Bus Photo of the Month: April 2019

New Flyer C40LF 2302

New Flyer C40LF 2302

Location: 16th Street, NW at Q Street, Washington, DC
Operator of Vehicle: Washington Metropolitan Area Transit Authority (WMATA)
Date of Photo: July 19, 2007

It may be April Fool’s Day, but this is no April Fool’s Joke!  If you’re familiar with DC area bus assignments, you’ll know that C40LF buses were never assigned to Northern Division, the longtime home of the S2 route.  I also don’t photoshop my photos in that way.  So what’s the deal here?  Sometimes in a pinch, a bus from a “foreign” division gets put in to service on a route in order to maintain service in the event of a service interruption.  For transit fans and those who enjoy taking photos of unusual circumstances, coming across an instance such as this is quite fun, as it allows for taking photos that are really hard to come by.  To my knowledge, this is the only time a C40LF was documented as operating on this route during their service lives.  So even though it is April 1st and perhaps not everything on the internet is believable today, don’t forget to take a second look.  Sometimes, the unexpected is still legitimate.

For more photos of WMATA’s New Flyer C40LF buses, please click here.

Bus Photo of the Month: February 2018

New Flyer XN40 2959

New Flyer XN40 2959

Location: Columbia Pike at Joyce Street, Arlington, VA
Operator of Vehicle: Washington Metropolitan Area Transit Authority
Date of Photo: July 4, 2017

When compressed natural gas (CNG) buses made their entry in to US transit fleets, the buses were notable for the large hump on their tops.  This hump was for the fuel tanks.  Many agencies highlighted the fact these buses were running on compressed natural gas as opposed to diesel, and some even used special paint schemes on these buses to draw attention to that fact.  This included WMATA’s first CNG buses, the New Flyer C40LF buses ordered in 2002.  However, the fuel tanks on these must be replaced after 15 years, often resulting in the bus being retired at that time.  As bus designs have evolved, the fuel tanks have been incorporated in to the bus design in less obvious ways and agencies have moved away from highlighting their CNG vehicles.  As a result, there is little indication to most passengers boarding one of these newer buses that they are boarding a bus powered by CNG.  As someone who enjoys seeing variety in bus fleets, I am sorry to see the special liveries for alternative fuel vehicles such as hybrid and CNG buses.  That said, it is remarkable to see how new CNG buses, such as this New Flyer XN40 that replaced WMATA’s original C40LF buses, now look so much like their diesel counterparts.  Do you like when alternative fuel vehicles get special paint schemes?  Post your thoughts in the comments below!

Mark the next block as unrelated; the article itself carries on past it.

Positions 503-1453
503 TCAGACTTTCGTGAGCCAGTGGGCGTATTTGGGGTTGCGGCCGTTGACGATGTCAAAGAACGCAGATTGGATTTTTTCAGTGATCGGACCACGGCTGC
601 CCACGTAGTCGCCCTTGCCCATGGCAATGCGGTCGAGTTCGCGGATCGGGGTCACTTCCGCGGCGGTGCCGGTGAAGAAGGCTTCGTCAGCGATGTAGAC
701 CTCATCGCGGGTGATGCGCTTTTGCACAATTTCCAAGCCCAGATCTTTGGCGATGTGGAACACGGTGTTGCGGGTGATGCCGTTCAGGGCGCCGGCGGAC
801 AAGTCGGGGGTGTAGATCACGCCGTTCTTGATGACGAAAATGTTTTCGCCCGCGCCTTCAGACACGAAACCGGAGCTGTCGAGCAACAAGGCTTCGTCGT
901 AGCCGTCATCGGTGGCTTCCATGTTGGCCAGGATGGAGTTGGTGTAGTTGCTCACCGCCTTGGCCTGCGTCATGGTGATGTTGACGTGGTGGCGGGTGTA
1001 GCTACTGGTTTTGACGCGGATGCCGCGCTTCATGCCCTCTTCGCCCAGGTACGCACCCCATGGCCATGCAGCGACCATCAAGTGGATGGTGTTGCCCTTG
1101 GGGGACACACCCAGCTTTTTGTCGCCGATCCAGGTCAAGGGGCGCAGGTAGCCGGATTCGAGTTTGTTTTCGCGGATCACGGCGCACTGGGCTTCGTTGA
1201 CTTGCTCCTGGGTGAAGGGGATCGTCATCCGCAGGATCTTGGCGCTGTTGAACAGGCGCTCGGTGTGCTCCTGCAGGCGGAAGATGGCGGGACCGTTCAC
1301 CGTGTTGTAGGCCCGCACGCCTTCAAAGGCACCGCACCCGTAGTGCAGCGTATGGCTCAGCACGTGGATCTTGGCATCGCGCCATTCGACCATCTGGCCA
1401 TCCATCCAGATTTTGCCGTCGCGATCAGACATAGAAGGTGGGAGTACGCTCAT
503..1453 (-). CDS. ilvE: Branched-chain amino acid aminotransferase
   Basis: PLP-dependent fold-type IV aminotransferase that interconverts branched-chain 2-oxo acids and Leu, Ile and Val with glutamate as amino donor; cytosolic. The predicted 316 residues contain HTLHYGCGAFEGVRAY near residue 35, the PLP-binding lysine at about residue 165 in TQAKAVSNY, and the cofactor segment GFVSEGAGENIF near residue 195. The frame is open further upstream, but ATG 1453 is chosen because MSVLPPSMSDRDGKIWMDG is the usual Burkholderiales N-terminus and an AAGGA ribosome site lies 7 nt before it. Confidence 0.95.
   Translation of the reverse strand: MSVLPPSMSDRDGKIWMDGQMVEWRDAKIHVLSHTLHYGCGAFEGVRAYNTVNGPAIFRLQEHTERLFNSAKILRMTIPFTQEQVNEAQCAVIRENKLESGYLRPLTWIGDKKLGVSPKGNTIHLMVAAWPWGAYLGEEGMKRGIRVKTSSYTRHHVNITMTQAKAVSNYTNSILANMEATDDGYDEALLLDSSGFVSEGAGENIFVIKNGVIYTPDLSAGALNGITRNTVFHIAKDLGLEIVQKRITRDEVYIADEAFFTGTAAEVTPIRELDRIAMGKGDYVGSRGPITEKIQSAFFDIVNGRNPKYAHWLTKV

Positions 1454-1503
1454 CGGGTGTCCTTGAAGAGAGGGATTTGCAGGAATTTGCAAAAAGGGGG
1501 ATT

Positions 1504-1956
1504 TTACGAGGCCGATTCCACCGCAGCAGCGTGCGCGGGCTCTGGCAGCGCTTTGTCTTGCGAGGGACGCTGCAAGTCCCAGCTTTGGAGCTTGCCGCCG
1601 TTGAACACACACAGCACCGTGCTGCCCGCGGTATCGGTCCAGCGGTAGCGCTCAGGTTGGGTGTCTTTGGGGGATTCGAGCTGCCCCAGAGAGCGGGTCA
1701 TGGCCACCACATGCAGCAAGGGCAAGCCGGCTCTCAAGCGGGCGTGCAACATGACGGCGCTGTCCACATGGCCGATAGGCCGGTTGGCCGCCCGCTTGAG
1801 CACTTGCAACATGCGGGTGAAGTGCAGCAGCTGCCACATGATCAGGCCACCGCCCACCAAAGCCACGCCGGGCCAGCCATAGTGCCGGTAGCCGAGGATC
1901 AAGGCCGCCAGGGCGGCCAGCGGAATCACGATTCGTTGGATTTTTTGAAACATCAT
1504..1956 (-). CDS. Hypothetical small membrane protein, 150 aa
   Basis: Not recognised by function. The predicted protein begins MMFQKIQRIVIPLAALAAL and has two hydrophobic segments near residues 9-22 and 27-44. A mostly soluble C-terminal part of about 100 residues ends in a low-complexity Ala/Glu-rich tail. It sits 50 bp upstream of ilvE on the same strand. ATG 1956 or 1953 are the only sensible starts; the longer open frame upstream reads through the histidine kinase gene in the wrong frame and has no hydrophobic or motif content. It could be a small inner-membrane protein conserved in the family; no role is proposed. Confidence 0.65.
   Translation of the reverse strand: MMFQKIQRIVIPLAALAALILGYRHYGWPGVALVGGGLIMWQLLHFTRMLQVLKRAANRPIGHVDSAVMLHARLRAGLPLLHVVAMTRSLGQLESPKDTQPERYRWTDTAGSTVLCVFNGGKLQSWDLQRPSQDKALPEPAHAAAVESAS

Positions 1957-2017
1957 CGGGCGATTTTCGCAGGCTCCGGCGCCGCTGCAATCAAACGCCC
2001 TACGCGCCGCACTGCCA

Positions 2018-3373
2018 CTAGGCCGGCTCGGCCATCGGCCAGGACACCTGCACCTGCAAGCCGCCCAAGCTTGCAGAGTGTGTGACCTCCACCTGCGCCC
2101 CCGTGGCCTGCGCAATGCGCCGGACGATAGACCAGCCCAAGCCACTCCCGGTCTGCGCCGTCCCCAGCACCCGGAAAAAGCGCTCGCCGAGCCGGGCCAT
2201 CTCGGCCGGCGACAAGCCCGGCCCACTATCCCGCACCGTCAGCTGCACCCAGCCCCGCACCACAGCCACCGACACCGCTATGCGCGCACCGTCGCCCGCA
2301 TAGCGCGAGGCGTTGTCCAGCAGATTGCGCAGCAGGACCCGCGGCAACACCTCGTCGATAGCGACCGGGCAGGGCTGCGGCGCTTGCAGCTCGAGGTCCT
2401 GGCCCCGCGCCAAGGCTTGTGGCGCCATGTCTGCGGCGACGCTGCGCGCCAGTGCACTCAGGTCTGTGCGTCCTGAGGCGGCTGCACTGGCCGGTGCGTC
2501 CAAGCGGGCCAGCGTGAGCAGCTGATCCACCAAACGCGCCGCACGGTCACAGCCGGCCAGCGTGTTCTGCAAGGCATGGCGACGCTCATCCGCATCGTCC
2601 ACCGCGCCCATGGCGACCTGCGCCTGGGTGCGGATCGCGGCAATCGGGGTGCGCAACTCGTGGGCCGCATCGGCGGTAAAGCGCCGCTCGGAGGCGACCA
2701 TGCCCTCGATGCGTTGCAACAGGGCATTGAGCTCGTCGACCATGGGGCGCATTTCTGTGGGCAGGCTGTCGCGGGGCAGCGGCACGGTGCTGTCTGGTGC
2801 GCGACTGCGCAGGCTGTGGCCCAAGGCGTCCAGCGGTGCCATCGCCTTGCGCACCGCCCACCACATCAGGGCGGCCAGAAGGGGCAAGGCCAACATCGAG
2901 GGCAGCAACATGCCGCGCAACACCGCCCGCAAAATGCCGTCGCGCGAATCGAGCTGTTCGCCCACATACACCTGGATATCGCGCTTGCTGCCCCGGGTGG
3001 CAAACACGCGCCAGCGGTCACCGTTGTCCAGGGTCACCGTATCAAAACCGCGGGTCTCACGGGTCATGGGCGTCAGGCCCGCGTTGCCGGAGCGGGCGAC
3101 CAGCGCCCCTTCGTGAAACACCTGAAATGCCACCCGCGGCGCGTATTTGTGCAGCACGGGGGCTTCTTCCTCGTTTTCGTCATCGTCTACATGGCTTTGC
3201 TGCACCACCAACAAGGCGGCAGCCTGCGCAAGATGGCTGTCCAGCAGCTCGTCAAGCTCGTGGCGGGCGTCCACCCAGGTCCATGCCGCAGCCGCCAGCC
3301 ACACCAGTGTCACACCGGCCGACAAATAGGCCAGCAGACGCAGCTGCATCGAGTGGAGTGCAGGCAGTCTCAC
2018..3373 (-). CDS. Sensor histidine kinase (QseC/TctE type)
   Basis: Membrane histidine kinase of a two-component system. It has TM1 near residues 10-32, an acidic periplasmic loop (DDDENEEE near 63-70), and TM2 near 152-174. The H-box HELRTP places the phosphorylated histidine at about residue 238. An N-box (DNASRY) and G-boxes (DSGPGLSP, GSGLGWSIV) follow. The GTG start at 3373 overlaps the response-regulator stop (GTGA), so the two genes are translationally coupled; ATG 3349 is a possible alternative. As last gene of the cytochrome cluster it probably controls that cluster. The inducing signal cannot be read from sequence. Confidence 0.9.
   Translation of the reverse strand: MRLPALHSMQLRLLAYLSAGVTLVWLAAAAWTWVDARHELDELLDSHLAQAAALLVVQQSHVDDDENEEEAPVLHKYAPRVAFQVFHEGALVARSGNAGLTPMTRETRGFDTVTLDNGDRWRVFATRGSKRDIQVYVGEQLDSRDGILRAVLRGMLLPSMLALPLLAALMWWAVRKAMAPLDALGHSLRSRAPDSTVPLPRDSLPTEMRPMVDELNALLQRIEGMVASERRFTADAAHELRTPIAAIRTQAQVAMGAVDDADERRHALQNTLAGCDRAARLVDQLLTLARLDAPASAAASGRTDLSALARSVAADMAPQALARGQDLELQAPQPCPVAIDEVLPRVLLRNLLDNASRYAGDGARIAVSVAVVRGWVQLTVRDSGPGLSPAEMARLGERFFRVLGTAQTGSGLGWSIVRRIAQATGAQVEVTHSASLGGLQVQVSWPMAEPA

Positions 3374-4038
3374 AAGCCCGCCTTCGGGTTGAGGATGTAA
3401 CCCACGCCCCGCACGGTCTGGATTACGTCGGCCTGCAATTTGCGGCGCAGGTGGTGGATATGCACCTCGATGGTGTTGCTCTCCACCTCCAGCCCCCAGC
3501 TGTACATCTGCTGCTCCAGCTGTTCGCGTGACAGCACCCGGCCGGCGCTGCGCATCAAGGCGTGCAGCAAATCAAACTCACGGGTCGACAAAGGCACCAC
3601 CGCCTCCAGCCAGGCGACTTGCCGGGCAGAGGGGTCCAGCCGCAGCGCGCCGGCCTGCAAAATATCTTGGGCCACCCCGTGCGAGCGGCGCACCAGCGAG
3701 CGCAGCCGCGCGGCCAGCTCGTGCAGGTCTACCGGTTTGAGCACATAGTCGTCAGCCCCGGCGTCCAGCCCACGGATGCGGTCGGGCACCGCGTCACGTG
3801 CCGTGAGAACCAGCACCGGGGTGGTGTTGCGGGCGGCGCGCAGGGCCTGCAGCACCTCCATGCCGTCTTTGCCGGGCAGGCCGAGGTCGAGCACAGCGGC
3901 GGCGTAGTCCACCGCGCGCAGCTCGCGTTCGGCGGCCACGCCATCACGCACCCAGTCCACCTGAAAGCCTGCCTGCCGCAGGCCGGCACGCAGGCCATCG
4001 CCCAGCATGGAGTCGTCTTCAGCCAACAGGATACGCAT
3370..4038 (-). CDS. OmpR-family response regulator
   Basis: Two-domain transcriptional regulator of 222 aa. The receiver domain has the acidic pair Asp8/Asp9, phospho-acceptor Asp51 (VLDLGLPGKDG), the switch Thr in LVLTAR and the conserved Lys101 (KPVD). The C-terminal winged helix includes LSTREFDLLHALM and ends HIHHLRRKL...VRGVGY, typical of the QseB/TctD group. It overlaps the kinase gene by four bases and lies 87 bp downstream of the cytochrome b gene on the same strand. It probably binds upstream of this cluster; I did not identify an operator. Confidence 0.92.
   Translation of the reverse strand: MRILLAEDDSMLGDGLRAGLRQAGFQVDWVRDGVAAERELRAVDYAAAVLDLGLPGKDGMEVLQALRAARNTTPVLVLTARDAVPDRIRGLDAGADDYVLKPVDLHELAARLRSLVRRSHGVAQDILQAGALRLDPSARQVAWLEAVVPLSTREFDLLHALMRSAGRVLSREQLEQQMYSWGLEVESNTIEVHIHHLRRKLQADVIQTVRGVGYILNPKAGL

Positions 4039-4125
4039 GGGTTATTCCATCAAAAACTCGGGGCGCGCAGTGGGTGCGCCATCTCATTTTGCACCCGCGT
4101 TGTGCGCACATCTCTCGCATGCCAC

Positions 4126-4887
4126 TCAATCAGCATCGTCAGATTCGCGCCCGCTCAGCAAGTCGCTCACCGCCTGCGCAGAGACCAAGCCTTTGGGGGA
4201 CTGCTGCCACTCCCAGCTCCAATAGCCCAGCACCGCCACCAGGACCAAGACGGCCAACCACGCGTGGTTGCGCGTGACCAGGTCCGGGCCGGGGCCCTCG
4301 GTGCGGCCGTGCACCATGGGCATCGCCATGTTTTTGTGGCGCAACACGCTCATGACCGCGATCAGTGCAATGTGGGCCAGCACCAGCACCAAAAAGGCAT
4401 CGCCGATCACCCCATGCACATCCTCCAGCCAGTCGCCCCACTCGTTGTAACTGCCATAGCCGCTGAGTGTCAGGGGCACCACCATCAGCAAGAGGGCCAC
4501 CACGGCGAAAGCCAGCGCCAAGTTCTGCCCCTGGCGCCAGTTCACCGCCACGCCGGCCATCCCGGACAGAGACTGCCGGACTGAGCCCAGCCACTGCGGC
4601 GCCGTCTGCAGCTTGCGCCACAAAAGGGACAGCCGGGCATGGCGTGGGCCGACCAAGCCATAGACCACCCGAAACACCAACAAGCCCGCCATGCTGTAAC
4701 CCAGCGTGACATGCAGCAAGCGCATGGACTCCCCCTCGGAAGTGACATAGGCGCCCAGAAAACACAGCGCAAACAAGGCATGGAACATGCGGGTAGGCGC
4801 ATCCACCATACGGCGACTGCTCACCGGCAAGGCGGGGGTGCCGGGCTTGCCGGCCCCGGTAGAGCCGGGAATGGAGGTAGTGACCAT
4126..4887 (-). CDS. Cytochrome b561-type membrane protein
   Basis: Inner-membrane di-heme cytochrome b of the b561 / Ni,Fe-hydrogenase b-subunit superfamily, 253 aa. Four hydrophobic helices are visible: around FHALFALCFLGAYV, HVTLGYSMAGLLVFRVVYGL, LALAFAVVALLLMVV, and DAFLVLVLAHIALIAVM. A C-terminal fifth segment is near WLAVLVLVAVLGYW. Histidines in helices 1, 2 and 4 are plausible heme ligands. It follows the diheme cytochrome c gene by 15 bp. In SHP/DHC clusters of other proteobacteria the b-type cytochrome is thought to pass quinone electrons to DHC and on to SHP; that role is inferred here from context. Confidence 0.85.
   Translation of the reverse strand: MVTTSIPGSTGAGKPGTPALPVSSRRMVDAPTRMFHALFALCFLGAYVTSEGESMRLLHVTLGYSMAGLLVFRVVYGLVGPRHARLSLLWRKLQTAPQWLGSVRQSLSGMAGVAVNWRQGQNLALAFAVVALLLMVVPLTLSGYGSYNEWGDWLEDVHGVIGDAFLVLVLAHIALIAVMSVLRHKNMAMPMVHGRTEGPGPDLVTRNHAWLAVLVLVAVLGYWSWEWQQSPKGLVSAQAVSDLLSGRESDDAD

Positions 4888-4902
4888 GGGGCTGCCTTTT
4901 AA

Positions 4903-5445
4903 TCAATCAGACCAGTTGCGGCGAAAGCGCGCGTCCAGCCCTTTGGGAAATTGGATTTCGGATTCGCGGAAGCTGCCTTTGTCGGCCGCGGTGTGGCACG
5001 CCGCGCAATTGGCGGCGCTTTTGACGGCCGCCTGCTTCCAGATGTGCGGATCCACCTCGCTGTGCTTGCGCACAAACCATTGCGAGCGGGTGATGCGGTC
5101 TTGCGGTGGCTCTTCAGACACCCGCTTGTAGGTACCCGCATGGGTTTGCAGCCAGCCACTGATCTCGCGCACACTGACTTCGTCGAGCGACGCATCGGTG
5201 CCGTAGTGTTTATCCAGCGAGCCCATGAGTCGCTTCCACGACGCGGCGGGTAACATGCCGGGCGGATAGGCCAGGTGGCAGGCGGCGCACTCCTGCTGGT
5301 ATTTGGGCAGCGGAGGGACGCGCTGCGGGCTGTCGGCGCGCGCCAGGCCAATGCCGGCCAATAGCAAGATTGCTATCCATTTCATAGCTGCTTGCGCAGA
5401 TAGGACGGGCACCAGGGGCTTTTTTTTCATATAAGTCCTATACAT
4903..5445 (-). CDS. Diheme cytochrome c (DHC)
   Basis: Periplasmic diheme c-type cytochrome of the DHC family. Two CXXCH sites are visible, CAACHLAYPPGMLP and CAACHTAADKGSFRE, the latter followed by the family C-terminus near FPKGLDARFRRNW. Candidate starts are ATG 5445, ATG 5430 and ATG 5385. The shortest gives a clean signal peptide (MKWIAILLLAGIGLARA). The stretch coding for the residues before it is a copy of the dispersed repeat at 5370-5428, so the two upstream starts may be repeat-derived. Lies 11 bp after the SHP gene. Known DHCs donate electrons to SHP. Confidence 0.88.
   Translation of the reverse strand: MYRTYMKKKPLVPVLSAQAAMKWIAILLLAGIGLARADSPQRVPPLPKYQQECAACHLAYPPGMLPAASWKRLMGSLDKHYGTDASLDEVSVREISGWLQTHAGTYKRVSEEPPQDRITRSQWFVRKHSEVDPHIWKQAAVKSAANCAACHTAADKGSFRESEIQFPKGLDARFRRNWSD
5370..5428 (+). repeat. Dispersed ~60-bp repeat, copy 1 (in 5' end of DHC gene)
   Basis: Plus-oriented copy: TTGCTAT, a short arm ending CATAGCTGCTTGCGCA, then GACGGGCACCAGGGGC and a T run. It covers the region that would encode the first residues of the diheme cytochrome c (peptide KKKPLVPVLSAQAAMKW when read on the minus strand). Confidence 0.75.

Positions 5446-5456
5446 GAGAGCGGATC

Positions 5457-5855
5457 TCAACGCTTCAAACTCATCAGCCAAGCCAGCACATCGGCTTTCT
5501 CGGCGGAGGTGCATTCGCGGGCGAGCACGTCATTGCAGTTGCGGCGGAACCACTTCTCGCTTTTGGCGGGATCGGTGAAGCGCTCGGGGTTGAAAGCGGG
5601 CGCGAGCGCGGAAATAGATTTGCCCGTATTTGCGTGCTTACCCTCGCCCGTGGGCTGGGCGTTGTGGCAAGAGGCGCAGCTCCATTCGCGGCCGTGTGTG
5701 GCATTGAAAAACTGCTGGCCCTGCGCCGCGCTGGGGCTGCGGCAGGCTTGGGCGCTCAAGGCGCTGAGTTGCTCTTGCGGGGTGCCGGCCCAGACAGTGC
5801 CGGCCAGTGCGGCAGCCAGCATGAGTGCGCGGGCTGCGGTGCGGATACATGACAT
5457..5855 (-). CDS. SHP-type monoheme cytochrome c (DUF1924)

For more photos of WMATA’s New Flyer XN40 buses, please click here

Bus Photo of the Month: December 2017

Flxible Metro-B 9436

Flxible Metro-B 9436

Location: F Street, NW at 15th Street, NW, Washington, DC
Operator of Vehicle: Washington Metropolitan Area Transit Authority
Date of Photo: July 4, 2005

The Rail Photo of the Month post for this month and a conversation I had earlier this week with a fellow transit fan inspired me to pick this photo to be the December 2017 Bus Photo of the Month.  Yesterday’s photo featured a Budd car from Miami that is nearing the end of its service life on account of its replacement having just entered revenue service.  Today’s photo features the first type of Metrobus that I recognized as being “different” (in other words, new) as a budding transit fan in the early 1990s.  At that age, I had no idea what a Flxible was, what a Metro-B was, or that these buses would push out some older bus that I either wasn’t familiar with or didn’t have an attachment to.  However, I did notice these buses had larger destination signs, that they “flipped” horizontally instead of vertically, that the interior speakers had a different shape, and a few other differences that most commuters would pass off as being subtle.  As I’ve grown older and as time has marched on, there are now quite a few buses in the DC area that I can recall being new that I have seen entirely retired.  One of the great joys I have in running this website is that I am able to document my transit fan experience for the ages so that others can see the equipment, paint schemes, and more that are no longer with us but remain as memories perpetually.